Both candidates agree that the best way to rebuild the party is from the ground up, putting resources into winning races at all levels, starting with school boards and city councils. In Perez’s words, “to make sure the endeavor is a 12-month enterprise, not just a three-month enterprise before the election. … Most of all, we need to listen. We need to listen to Democrats at every level, empowering them to fight for progressive values and a vision of opportunity and optimism”
Ellison puts it this way: “[We must] engage with progressive allies in party rebuilding, including … constituency outreach, and grassroots mobilization … . “[And we must] build meaningful relationships with the labor community as a strategic and tactical partner in the fight for the interests of working people.”
Furthermore, says Ellison, “We must energize Democratic activists across the country and give them the tools to build the Party from the bottom up. We need a 3,143-county strategy.” (Rather than the strategy of putting most resources into “swing” locations and shortchanging those areas deemed to be impossible to win or to be in the bag. One of the problems faced by the Clinton campaign was that many places anticipated to be wins were not.)
Perez and Ellison have a lot in common. Both have been effective advocates for minority rights and civil rights. Both have close ties to the labor movement. The election of either one would send a clear message across the nation: the Democratic Party will not tolerate racism or xenophobia. Ellison is a Muslim, Perez is Hispanic and the son of immigrants.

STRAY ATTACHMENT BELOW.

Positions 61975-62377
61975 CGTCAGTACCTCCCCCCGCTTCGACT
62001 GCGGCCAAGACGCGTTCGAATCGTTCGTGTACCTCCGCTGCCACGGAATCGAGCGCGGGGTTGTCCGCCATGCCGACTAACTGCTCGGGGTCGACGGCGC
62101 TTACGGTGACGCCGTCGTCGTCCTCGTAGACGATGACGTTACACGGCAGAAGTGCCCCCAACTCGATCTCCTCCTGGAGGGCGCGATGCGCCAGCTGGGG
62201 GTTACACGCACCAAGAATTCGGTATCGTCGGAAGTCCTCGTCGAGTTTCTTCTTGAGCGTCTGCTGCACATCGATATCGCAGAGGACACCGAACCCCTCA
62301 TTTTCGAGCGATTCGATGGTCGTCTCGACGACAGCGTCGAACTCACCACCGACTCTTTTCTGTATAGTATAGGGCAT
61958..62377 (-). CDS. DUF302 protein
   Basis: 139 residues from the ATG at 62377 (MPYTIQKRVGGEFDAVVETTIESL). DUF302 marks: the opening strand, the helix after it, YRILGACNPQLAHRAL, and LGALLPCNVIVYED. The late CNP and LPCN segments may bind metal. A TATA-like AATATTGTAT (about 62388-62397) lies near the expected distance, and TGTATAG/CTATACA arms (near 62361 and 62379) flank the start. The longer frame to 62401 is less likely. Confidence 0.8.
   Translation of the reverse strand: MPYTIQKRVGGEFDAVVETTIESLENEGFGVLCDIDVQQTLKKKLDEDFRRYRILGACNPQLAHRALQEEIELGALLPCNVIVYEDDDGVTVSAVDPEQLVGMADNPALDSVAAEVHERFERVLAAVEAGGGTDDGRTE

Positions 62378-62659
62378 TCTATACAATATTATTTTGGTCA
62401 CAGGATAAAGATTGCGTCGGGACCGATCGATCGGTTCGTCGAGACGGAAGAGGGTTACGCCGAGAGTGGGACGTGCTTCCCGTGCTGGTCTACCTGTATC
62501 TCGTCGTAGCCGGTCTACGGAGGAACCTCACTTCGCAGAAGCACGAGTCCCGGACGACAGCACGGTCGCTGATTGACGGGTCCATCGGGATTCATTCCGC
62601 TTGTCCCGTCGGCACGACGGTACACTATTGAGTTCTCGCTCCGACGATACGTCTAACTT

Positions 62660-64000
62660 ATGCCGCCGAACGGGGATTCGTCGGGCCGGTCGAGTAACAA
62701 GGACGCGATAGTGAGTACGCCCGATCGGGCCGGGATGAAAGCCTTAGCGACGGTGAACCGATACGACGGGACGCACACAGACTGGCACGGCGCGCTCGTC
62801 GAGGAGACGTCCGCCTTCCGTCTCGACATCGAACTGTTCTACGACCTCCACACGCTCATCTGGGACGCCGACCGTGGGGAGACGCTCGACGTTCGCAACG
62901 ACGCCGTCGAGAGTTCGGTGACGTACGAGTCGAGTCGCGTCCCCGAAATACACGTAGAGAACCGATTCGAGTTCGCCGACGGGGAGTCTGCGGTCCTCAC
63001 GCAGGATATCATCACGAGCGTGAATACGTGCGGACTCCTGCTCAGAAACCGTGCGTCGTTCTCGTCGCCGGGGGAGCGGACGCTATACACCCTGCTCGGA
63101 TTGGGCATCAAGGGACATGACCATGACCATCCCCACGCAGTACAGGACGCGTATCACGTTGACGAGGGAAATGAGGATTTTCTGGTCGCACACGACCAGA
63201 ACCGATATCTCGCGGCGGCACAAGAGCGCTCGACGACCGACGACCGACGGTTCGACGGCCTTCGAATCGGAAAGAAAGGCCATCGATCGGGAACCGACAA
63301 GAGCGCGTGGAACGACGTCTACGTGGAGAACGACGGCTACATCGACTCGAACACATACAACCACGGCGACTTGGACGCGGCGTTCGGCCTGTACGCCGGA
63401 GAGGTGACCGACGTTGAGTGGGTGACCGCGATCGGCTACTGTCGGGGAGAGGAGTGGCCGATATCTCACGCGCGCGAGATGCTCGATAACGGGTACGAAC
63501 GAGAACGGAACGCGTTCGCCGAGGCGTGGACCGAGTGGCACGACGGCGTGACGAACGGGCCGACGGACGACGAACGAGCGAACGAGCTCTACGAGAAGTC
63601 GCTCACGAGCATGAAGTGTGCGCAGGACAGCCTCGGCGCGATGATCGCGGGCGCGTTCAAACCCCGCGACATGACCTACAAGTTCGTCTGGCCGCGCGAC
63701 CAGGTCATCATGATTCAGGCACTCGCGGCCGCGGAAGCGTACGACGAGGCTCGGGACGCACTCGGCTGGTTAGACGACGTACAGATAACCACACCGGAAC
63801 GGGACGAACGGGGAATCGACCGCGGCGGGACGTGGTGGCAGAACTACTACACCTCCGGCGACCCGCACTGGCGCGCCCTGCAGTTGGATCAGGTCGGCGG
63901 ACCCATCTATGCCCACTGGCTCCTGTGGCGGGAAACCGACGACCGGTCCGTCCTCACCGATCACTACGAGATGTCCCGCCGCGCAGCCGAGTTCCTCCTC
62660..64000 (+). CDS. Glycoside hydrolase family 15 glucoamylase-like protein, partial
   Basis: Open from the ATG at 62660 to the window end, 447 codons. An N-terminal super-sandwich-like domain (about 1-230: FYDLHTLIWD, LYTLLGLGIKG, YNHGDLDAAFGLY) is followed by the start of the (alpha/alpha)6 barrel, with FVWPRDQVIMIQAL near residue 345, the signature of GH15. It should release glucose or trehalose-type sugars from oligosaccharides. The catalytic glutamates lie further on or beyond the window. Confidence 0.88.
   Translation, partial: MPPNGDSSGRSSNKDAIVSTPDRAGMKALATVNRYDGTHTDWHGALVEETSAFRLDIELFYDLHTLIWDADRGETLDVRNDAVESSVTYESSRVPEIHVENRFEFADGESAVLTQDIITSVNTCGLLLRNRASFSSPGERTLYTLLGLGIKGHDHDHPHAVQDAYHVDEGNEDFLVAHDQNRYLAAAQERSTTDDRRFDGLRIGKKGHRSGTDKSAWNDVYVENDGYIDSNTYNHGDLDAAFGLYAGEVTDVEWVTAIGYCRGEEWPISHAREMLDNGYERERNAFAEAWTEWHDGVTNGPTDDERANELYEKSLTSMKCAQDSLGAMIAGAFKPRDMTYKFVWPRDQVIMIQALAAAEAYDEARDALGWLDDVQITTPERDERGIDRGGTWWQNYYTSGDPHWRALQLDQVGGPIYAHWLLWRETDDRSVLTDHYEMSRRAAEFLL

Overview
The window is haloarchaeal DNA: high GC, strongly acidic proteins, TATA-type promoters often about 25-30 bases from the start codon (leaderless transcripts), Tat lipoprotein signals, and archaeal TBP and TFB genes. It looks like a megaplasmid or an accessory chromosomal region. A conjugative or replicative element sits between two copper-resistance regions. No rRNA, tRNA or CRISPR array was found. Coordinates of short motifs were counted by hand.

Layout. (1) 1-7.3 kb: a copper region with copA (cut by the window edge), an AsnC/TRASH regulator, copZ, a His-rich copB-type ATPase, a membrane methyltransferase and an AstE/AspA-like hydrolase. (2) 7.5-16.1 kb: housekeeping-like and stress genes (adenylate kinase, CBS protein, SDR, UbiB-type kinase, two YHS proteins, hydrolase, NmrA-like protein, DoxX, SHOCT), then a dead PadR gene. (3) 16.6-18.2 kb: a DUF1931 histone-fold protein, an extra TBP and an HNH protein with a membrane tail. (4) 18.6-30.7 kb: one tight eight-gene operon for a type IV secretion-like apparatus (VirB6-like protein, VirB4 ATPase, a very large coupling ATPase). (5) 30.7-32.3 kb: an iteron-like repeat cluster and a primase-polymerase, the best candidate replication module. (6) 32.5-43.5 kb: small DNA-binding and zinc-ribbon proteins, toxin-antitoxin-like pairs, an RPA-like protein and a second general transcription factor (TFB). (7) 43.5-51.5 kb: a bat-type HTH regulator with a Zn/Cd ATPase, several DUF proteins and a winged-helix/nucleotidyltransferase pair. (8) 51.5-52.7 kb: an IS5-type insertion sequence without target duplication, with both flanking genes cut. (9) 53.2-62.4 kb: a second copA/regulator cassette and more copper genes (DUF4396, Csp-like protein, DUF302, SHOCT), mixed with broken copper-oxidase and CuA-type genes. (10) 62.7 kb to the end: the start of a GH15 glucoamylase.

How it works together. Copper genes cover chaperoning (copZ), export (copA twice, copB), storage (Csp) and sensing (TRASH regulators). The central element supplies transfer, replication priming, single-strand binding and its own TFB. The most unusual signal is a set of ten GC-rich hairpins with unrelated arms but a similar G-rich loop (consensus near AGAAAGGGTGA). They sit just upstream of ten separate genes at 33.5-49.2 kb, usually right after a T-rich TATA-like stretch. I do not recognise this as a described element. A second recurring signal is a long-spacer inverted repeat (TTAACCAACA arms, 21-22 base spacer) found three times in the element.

The difference between them is subtle. Whereas they both have long histories of government service, Perez has mostly been an appointee while Ellison has had to campaign on the ground for re-election every two years.
Perez did successfully campaign for a seat on the Montgomery County, Maryland County Council, but was quickly appointed by then-Gov. Martin O’Malley to be the state’s equivalent of Secretary of Labor. Soon after that, he served as head of the U.S. Department of Justice’s Civil Rights Division and then as Secretary of Labor in the Obama Administration.
Ellison has successfully run for office since 2002, first for a seat in the Minnesota legislature and then for a seat in Congress. He has often won by record-breaking landslides.
The AFL-CIO has endorsed Ellison, as well as most – but not all – labor unions.